THE outlook is positive for Perth’s land and unit markets according to the latest Urban Development Institute of Australia (UDIA) National State of the Land report.
The report reviewed greenfield land and multi-unit development.
It found the number of lot sales across Perth fell 2.2 per cent in 2017, averaging 426 sales per month.
While this number was lower than 2016 and 2015, UDIA WA president Nick Allingame said the rate of decline had slowed, stabilising from the massive 49 per cent drop experienced between 2014 and 2015.
“The average price of new land in Perth is also down 1 per cent this year, but again, prices are performing much better than the significant falls experienced in previous years,” he said.
The average price of land was $227,000 for the December quarter 2017.
This was lower than the Perth 2016 average of $237,000, however average land prices rose in the north west corridor (up 3 per cent to $247,000) and the south west corridor (up marginally to $220,000).
The north east region had the highest average land price at $249,000, 2 per cent lower than in 2016.
Stock levels also declined 15 per cent on 2016 and were 9.2 per cent lower in the December quarter.
Mr Allingame said lower stock levels meant supply and demand were starting to even out.
“This is a good indicator that demand will pick up in the coming months,” he said.
Lot sizes remained unchanged at 375sq m with Perth holding the title of smallest lot size in the country for the fourth consecutive year.
Sydney was next smallest at 390sq m.
“This small lot size reflects the trend that started during boom times when developers started to produce smaller lots to address affordability issues,” Mr Allingame said.
“It also shows that the Perth market has progressed and buyers expectations are changing in regard to how much land they are looking for.”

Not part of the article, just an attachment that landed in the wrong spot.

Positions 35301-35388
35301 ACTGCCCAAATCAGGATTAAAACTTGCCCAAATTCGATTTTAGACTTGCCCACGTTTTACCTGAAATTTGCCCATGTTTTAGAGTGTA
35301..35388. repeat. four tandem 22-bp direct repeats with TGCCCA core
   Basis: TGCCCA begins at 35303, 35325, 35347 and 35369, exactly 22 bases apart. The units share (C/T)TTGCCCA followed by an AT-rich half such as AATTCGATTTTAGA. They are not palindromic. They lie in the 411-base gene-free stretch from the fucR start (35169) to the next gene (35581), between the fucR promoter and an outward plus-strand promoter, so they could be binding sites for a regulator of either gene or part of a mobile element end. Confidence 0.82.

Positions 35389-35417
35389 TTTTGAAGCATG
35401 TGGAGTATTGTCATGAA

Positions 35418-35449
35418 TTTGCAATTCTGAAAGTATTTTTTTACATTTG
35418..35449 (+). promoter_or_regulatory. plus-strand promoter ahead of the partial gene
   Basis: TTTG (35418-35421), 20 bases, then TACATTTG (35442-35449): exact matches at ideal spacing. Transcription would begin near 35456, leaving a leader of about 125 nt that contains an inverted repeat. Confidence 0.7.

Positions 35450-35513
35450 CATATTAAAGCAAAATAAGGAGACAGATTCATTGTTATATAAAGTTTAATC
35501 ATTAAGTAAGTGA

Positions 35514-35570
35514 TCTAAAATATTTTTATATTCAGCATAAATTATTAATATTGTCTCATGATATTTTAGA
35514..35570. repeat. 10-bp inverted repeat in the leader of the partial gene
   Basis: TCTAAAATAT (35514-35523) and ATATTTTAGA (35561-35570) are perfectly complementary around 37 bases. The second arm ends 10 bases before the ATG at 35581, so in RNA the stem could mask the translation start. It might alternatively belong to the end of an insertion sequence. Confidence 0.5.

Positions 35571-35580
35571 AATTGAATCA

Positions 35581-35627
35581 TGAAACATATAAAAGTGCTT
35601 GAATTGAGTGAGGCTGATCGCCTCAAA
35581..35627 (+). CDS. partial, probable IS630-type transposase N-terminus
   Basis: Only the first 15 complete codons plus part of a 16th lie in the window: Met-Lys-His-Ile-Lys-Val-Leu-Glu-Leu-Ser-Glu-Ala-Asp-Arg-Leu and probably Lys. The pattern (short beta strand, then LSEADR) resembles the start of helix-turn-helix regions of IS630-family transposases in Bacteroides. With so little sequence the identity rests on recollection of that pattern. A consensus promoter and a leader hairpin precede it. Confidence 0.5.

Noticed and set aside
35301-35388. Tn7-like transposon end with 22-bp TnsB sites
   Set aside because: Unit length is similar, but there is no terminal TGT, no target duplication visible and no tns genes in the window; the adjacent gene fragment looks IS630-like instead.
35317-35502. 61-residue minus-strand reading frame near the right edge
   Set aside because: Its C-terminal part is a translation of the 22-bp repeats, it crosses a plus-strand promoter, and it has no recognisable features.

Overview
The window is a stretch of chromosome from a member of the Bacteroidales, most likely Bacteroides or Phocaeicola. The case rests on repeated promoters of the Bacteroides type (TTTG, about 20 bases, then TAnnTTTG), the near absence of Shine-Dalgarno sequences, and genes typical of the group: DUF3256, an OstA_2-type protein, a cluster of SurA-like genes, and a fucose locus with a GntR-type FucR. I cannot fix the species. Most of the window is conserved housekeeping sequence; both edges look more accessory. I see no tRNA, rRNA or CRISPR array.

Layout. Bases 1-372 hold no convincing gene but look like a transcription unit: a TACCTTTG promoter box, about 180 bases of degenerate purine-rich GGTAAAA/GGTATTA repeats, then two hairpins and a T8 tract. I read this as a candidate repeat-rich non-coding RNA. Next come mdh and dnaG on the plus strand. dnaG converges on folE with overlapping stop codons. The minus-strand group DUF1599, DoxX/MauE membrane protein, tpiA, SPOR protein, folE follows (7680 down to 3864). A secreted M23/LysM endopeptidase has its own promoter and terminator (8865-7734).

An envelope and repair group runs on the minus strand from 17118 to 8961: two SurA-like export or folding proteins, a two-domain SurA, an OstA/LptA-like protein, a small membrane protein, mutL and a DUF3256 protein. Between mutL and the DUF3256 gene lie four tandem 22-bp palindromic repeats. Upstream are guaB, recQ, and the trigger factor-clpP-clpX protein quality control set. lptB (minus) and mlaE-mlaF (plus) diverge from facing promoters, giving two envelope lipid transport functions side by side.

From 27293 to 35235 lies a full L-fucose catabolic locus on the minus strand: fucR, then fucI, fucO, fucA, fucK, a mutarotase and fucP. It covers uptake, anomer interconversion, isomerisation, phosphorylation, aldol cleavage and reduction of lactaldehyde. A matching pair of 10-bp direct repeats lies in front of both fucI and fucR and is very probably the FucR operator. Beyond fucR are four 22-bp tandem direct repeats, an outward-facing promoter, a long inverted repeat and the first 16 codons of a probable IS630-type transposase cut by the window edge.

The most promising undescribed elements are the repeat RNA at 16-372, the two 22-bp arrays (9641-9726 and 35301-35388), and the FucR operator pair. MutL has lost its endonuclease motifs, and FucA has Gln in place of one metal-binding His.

The multi-unit market in Perth followed a similar trajectory to the new land market, with completions falling 38 per cent between 2016 and 2017.
According to the report, these falls were a result of lower levels of demand and the clearing of the oversupply of stock created during the resource industry construction ‘boom’.
“The highest number of unit completions occurred in Lathlain, Burswood and Victoria Park,” Mr Allingame said.
“Interestingly, the areas with the second highest number of completions were Kardinya, North Coogee, Hamilton Hill, Bibra Lake, Spearwood and North Lake.”
“The location of multi-unit stock is reflective of a move to diversify housing opportunities in areas further from the CBD.”
The median sale price of new units in 2017 was $400,000, 23 per cent lower than 2013, but 3.6 per cent lower than 2016.
The highest median sales values were recorded in the central city and beachside locations, including Scarborough and City Beach, at $450,000.
Outer suburban locations in the 20km-50km band recorded median values around $310,000.
“Overall the report suggests further stabilisation of the greenfield and multi-unit development sectors throughout 2018,” Mr Allingame said.
“This positive sentiment is due to easing of the unemployment rate, improved job creation and a slow pick up in population growth.
“The state government has also been proactive with regard to progressing planning reform, the establishment of Infrastructure WA as well as introducing strata ritle reform that will all help boost the property market in WA.
“2018 and beyond is looking bright for the Perth market.”